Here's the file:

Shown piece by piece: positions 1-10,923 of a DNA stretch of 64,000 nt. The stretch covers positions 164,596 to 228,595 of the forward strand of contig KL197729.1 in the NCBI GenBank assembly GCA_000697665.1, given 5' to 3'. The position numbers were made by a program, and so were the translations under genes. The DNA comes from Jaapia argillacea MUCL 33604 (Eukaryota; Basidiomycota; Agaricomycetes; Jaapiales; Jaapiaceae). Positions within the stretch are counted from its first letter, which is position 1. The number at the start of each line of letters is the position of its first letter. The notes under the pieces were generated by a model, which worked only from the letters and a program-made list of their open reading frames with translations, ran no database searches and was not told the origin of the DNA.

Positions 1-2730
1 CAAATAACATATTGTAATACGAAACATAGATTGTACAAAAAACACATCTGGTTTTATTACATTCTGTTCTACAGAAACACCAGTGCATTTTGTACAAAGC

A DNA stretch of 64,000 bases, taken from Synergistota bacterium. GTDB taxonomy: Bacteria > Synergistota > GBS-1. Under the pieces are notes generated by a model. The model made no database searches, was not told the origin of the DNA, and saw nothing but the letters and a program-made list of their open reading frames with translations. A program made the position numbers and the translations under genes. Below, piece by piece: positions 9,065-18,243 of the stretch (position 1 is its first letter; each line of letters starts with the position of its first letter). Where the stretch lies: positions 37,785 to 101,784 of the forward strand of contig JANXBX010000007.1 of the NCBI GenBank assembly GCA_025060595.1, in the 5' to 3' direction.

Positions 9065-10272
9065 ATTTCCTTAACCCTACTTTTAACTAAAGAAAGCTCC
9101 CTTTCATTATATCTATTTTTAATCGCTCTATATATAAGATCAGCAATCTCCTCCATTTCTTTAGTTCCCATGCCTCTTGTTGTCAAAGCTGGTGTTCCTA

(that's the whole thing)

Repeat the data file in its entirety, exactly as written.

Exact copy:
Shown piece by piece: positions 1-10,923 of a DNA stretch of 64,000 nt. The stretch covers positions 164,596 to 228,595 of the forward strand of contig KL197729.1 in the NCBI GenBank assembly GCA_000697665.1, given 5' to 3'. The position numbers were made by a program, and so were the translations under genes. The DNA comes from Jaapia argillacea MUCL 33604 (Eukaryota; Basidiomycota; Agaricomycetes; Jaapiales; Jaapiaceae). Positions within the stretch are counted from its first letter, which is position 1. The number at the start of each line of letters is the position of its first letter. The notes under the pieces were generated by a model, which worked only from the letters and a program-made list of their open reading frames with translations, ran no database searches and was not told the origin of the DNA.

Positions 1-2730
1 CAAATAACATATTGTAATACGAAACATAGATTGTACAAAAAACACATCTGGTTTTATTACATTCTGTTCTACAGAAACACCAGTGCATTTTGTACAAAGC

A DNA stretch of 64,000 bases, taken from Synergistota bacterium. GTDB taxonomy: Bacteria > Synergistota > GBS-1. Under the pieces are notes generated by a model. The model made no database searches, was not told the origin of the DNA, and saw nothing but the letters and a program-made list of their open reading frames with translations. A program made the position numbers and the translations under genes. Below, piece by piece: positions 9,065-18,243 of the stretch (position 1 is its first letter; each line of letters starts with the position of its first letter). Where the stretch lies: positions 37,785 to 101,784 of the forward strand of contig JANXBX010000007.1 of the NCBI GenBank assembly GCA_025060595.1, in the 5' to 3' direction.

Positions 9065-10272
9065 ATTTCCTTAACCCTACTTTTAACTAAAGAAAGCTCC
9101 CTTTCATTATATCTATTTTTAATCGCTCTATATATAAGATCAGCAATCTCCTCCATTTCTTTAGTTCCCATGCCTCTTGTTGTCAAAGCTGGTGTTCCTA